In geopolitical terms, the alliance is in good shape. France is taking the lead in peacekeeping and anti-al Qaida missions in Mali and the Central African Republic with U.S. intelligence and logistic support. France has been unexpectedly tough in key diplomatic issues, tightening the deal to rein in Iran's nuclear potential and being the most gung-ho of Western nations in the threat of force against the Syrian regime.
This has been useful for the Obama administration. U.S. presidents like to have serious partners. On Iran, the French were probably right. On Syria, the French at least temporarily replaced Britain as the United States' most reliable ally of choice after the British House of Commons stunned and disappointed Prime Minister David Cameron by voting against military intervention. (In retrospect, the British Parliament might have done U.S. President Barack Obama a favor.)
So despite the potential protocol embarrassments of Hollande's cavalier romantic relationships, he will get a warm welcome at the Obama White House. He is getting a black tie state dinner (only Obama's fourth) , a trip on Air Force One and a joint trip to Thomas Jefferson's stately home at Monticello, to celebrate the only American president who was a former ambassador to France and noted Francophile with a great fondness for the wines of Bordeaux.
But Hollande is also going out to California to visit Silicon Valley and call at Google, Facebook and Twitter. In his entourage will be Fleur Pellerin, his minister for the digital economy. Born in Seoul and adopted by French parents from a Korean orphanage in the 1970s, Pellerin is a graduate of the elite Ecole Nationale d'Administration school for high-flyers that was founded by Charles De Gaulle after World War II to provide France's top administrators. A lucid saleswoman for La France Tech, she is trying to wire France for the fastest broadband in Europe.
But Hollande isn't going to Silicon Valley to marvel but to warn the U.S. high-tech giants that the taxman cometh and that their days of fancy footwork to cut tax bills are over.
"This is not acceptable and that is why, at both the European and the global level, we must ensure that tax optimization can be called into question," Hollande said in France last week after media reports that France is demanding $1.3 billion in tax from Google over its fiscal strategies.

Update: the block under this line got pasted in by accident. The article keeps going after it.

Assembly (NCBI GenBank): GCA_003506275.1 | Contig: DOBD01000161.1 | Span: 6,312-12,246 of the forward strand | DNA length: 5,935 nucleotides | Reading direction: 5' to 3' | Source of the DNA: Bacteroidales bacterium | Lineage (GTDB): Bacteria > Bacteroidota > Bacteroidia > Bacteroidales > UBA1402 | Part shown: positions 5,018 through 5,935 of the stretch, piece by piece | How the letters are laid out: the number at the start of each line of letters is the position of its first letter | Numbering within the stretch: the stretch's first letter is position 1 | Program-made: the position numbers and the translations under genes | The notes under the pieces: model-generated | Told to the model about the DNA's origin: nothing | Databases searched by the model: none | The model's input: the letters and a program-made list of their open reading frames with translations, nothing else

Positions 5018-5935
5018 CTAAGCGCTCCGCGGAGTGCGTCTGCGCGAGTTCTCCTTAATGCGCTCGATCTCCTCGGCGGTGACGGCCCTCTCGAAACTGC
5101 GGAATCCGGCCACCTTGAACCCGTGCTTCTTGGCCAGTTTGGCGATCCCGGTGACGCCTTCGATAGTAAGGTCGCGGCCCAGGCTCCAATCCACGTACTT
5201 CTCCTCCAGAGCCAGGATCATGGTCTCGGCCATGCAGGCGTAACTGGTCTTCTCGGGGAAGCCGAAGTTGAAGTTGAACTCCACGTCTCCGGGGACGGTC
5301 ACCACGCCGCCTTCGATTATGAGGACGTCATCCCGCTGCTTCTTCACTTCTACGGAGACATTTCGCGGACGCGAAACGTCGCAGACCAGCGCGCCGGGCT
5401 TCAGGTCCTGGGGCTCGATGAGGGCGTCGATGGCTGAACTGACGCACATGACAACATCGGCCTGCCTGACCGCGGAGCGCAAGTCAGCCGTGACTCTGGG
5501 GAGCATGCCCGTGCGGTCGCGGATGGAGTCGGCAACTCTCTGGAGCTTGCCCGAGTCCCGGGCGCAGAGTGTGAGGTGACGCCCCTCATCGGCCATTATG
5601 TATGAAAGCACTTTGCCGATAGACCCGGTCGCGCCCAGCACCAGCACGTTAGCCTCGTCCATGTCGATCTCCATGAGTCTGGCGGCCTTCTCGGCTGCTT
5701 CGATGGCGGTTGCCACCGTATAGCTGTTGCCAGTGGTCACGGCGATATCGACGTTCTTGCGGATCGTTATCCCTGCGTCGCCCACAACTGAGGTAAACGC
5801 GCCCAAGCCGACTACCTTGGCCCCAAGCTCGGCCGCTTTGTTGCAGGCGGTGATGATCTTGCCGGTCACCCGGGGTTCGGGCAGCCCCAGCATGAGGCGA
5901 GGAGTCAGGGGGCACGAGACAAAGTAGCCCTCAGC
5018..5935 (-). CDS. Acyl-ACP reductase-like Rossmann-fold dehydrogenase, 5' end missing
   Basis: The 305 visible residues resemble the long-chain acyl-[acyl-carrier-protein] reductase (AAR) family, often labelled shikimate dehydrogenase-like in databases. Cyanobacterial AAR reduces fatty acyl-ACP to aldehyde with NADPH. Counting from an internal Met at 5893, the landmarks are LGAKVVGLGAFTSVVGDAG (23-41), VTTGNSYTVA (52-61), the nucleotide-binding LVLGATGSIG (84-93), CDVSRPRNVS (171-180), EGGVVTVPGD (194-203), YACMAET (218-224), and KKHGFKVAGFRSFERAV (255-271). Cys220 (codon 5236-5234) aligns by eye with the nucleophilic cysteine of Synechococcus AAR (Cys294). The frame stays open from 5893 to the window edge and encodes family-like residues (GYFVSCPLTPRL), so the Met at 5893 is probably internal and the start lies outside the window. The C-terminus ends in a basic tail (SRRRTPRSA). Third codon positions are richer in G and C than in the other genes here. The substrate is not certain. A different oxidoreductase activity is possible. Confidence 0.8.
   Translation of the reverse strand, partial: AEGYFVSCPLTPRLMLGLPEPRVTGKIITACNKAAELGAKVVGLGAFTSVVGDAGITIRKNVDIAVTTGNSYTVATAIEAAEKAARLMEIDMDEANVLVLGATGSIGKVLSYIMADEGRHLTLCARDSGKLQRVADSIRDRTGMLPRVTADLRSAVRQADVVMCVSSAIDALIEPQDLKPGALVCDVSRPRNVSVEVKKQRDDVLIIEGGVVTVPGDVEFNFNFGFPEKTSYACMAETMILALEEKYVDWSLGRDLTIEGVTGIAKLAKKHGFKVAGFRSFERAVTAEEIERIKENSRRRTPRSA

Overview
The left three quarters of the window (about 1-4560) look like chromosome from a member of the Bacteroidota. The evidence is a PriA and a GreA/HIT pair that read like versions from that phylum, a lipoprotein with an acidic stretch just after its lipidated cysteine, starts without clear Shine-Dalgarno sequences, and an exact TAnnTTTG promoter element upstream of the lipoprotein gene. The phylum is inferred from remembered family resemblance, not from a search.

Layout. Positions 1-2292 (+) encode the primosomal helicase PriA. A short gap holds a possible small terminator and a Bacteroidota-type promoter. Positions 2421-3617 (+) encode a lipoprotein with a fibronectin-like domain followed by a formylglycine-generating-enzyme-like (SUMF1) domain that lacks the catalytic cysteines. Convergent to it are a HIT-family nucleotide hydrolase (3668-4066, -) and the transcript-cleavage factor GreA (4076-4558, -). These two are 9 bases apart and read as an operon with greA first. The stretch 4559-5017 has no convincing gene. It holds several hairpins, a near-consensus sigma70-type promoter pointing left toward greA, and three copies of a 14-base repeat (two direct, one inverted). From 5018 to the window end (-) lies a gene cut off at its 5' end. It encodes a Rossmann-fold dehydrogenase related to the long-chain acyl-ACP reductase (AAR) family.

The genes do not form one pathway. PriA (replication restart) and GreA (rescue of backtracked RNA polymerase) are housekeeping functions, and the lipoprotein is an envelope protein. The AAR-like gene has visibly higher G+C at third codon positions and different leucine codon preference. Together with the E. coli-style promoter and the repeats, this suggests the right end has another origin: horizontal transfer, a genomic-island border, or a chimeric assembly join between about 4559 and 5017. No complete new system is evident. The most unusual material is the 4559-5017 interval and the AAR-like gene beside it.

"Everyone must be in the same competitive situation, including on the fiscal level," Hollande said. "When I go to the U.S. in a few days, we have agreed with President Obama to make this effort on tax harmonization."
As part of a Europe-wide clampdown, French tax inspectors searched Google's Paris offices in June 2011 for evidence of transfer pricing to manage tax liability between countries. France's AFP news service has published court documents showing Google France reported revenue of $264 million in 2012, and paid only $8.9 million in tax on the $11.3 million of net profit it claimed to have earned.
French authorities estimates that Google took is as much as $2 billion in France in 2011 and challenged most of it through a Dutch and then a Bermudan subsidiary to reduce, apparently legally, its tax payments. France is already suing Amazon for $250 million in back taxes. Hollande will remind both Obama and Silicon Valley that the Group of 20 summit last year agreed an action plan to prevent this kind of tax juggling.
And Hollande will raise another tricky issue, the prospects for the Trans-Atlanic Trade and investment Partnership after U.S. Senate Majority Leader Harry Reid, D-Nev., challenged Obama by opposing fast-track authority for the president to negotiate trade deals and then present Congress with a simple yes-no vote.
Most of Europe wants the TTIP, which the EU Commission estimates TTIP deal would increase the size of the EU economy by around $160 billion (or 0.5 percent of gross domestic product) a year and the United States by $130 billion (or 0.4 percent of GDP).
"Despite all difficulties, the chances offered by such a trade accord are much bigger than the risks," German Chancellor Angela Merkel told a news conference Friday. "It will pay off to do our utmost for creating a big trade zone with fewer barriers. If we want to be strong economically, we need such trade partnerships."
So as the two presidents face the cameras and raise their glasses in toasts, their staffs will be haggling over trade, taxes and adapting ground rules to the new high-tech economy of the future. Summit diplomacy these days is becoming more about tax rates than missile throw-weights.